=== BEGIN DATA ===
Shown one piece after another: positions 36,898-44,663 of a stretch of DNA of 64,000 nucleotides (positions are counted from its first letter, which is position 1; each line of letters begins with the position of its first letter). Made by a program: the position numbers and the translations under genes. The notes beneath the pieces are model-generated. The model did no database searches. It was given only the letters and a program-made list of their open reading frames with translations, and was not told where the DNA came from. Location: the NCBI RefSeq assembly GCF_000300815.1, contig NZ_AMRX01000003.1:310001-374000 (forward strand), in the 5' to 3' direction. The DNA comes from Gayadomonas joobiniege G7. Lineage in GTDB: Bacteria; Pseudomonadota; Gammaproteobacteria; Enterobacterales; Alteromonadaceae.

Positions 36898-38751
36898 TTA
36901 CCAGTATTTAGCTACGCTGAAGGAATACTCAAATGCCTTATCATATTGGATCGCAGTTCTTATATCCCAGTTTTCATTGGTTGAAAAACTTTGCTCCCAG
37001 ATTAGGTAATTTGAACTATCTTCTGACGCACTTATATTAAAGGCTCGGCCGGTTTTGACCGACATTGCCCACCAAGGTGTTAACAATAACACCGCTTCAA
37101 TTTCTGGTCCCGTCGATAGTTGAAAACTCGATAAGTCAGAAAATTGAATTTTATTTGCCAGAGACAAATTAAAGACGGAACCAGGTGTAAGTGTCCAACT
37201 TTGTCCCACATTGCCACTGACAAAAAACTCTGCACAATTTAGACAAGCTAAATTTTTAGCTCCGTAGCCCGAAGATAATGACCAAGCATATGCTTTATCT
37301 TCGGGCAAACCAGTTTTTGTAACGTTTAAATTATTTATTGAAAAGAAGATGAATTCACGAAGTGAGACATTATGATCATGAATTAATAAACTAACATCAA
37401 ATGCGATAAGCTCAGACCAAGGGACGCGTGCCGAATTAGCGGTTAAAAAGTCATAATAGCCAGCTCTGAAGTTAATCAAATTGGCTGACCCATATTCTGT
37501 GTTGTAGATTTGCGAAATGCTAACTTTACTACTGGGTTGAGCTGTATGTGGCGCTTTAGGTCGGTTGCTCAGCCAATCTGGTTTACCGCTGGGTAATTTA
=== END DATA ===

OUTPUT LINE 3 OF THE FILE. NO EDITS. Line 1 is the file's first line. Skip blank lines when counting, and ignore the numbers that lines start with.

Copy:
36898 TTA